Marois attempts hard sell to business audience
Published Tuesday, August 28, 2012 6:15PM EDT
Last Updated Tuesday, August 28, 2012 7:05PM EDT
MONTREAL - Pauline Marois was tossing verbal darts from the podium at Francois Legault Tuesday, as she targeted her CAQ rival relentlessly in a speech to business leaders at Montreal’s Board of Trade.
The PQ leader, currently frontrunner in the upcoming election, aimed at Legault’s plan to increase capital gains taxes and cut tax credits to businesses.
She even speculated on what she described as Legault’s “secret agenda” to raise electricity rates.
Marois attempted to undermine Legault’s reputation as an economics expert to the business crowd, accusing him of reckless spending and a lack of courage.
She blamed Legault for teaming up with Lucien Bouchard to create a zero-deficit strategy when in the PQ and said that small businesses will be forced to pay $468 million in additional taxes under the CAQ.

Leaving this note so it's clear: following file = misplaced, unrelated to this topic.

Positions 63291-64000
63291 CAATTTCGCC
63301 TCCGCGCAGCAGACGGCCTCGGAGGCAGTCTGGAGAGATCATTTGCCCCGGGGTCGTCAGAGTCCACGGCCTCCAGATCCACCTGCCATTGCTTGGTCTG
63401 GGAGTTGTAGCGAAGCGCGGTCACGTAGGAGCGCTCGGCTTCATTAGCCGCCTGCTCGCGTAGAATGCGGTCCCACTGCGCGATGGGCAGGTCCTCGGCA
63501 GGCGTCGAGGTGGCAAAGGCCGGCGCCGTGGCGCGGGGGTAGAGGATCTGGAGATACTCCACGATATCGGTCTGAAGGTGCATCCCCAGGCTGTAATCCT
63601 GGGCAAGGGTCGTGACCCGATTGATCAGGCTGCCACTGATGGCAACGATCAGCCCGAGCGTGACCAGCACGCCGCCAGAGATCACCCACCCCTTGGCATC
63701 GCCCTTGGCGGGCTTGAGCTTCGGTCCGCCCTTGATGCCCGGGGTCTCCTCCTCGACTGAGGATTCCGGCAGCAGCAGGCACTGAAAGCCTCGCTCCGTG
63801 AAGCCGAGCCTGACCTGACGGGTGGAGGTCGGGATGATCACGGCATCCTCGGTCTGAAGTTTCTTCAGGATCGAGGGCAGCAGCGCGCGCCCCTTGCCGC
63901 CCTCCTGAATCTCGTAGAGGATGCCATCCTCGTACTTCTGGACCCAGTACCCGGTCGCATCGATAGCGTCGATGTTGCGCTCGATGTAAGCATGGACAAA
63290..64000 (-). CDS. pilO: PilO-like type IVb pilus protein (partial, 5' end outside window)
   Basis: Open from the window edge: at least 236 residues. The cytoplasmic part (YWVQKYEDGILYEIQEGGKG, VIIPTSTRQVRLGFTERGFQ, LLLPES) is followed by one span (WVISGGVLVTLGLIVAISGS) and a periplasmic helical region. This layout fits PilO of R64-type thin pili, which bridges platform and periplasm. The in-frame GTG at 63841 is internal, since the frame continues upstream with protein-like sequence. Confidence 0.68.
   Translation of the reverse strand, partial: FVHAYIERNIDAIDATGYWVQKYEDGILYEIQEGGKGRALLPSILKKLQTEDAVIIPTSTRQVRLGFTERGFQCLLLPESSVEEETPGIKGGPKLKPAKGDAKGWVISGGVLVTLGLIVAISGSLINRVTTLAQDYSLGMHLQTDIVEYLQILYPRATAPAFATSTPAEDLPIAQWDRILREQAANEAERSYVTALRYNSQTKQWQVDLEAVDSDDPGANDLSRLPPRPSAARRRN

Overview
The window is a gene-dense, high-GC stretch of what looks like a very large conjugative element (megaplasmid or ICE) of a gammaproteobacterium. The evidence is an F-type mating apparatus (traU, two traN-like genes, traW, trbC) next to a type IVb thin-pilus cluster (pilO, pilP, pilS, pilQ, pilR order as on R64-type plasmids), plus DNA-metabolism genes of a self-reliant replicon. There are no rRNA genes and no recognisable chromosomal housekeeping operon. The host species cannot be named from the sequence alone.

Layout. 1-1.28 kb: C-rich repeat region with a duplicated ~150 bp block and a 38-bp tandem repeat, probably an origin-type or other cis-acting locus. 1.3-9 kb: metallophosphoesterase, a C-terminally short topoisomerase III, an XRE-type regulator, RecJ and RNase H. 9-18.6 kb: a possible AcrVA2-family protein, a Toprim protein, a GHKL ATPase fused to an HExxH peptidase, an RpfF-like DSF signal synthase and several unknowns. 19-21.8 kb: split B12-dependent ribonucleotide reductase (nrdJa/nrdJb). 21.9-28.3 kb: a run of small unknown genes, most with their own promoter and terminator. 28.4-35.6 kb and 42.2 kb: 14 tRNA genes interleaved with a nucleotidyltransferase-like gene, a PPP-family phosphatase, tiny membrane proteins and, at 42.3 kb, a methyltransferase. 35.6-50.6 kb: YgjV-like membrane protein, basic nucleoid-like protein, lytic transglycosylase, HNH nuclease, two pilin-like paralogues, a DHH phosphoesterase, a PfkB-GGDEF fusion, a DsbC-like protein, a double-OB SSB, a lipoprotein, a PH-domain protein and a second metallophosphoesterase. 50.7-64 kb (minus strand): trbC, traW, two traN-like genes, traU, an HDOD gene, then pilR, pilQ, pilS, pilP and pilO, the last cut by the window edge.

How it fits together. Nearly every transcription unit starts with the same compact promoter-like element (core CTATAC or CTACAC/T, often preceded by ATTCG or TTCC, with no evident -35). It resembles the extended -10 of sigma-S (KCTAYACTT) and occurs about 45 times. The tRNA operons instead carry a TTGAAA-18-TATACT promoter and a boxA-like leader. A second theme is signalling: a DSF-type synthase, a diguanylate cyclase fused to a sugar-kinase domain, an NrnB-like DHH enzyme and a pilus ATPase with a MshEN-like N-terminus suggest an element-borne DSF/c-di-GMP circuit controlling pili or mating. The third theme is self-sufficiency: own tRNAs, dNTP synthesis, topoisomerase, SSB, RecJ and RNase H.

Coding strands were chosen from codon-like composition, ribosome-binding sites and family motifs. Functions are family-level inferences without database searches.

However some onlookers were finding fault in Marois herself instead.
They include Pierre Duhamel, a journalist at L’Actualite magazine, who notes that Marois has no apparent plans to develop the north.
“You know the Liberal government expects that the north will be a boom sector for Quebec, a huge economic impact, but for Mrs Marois the north doesn't exist,” said Duhamel.
Meanwhile the PQ's plans to increase subsided daycare and freeze tuitions are not necessarily a good fit with the business community, he noted.
“When I’m not in a good mood I call them Quebec Solidaire Light or Diet Quebec Solidaire,” quipped Duhamel, referring to the PQ’s left-of-centre separatist rival.
Duhamel also thinks that the PQ plan to raise taxes on those earning more than $130,000 and hold another referendum will keep the business community from embracing her party.
“The taxation level with the PQ government will be much higher than in Ontario and if we say that we want to protect head offices in Montreal, we have to be very competitive from a taxation point of view and with the PQ that won’t be the case,” said Duhamel.
The Board of Trade doesn’t look entirely comfortable with the PQ policies either.
“What we can say is businesses always like stability and predictability and if the PQ is elected then we'll have all the time to clarify their intent and the implications for the business community,” said Montreal Board of Trade President Michel Leblanc.